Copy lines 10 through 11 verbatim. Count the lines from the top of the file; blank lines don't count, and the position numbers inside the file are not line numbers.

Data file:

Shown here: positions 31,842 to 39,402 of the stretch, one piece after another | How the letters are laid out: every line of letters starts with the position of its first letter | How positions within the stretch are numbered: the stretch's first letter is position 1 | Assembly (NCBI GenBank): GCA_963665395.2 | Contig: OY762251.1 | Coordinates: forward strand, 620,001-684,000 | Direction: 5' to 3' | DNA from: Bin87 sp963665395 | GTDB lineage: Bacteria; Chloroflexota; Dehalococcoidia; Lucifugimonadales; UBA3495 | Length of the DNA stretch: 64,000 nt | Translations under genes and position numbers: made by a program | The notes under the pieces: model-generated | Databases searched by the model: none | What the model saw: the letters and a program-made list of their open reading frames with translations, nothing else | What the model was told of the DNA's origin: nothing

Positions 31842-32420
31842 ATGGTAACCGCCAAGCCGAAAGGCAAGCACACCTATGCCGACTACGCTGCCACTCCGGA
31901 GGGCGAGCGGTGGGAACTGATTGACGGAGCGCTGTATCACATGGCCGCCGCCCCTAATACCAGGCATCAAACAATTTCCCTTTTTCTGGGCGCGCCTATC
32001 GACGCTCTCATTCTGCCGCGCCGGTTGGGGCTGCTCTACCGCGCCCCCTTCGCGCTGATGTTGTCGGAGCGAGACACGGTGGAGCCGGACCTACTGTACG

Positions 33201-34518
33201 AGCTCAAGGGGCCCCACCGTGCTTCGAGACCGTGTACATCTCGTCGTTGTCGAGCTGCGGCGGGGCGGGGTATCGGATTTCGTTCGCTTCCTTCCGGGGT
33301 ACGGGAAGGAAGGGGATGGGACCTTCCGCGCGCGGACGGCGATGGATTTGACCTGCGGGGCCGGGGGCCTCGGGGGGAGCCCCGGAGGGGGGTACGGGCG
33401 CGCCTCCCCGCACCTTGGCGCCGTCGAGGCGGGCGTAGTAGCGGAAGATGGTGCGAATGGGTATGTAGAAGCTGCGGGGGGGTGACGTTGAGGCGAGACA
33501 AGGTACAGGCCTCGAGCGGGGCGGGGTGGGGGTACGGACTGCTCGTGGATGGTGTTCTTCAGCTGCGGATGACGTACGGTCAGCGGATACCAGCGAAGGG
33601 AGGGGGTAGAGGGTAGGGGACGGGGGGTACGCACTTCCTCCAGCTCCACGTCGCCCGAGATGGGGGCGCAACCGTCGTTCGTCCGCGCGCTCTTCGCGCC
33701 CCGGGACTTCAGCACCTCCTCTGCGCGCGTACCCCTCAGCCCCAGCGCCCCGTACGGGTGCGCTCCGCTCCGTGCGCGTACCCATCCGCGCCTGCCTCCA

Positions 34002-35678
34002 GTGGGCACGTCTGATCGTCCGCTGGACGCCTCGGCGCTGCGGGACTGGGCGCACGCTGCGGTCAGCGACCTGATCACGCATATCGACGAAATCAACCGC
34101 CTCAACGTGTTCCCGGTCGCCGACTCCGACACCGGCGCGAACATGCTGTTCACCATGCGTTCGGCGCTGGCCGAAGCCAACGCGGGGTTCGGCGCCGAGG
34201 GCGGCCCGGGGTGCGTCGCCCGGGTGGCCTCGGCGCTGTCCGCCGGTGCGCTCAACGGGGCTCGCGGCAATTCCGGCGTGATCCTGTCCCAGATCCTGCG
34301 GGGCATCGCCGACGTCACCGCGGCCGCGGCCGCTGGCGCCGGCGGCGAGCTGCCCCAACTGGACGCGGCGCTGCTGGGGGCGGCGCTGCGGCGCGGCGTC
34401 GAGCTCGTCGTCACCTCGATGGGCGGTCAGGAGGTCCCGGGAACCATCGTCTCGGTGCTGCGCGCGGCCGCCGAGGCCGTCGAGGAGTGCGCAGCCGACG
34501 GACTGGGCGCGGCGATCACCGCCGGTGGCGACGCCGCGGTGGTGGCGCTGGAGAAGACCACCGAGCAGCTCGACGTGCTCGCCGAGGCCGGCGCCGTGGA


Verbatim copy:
33501 AGGTACAGGCCTCGAGCGGGGCGGGGTGGGGGTACGGACTGCTCGTGGATGGTGTTCTTCAGCTGCGGATGACGTACGGTCAGCGGATACCAGCGAAGGG
33601 AGGGGGTAGAGGGTAGGGGACGGGGGGTACGCACTTCCTCCAGCTCCACGTCGCCCGAGATGGGGGCGCAACCGTCGTTCGTCCGCGCGCTCTTCGCGCC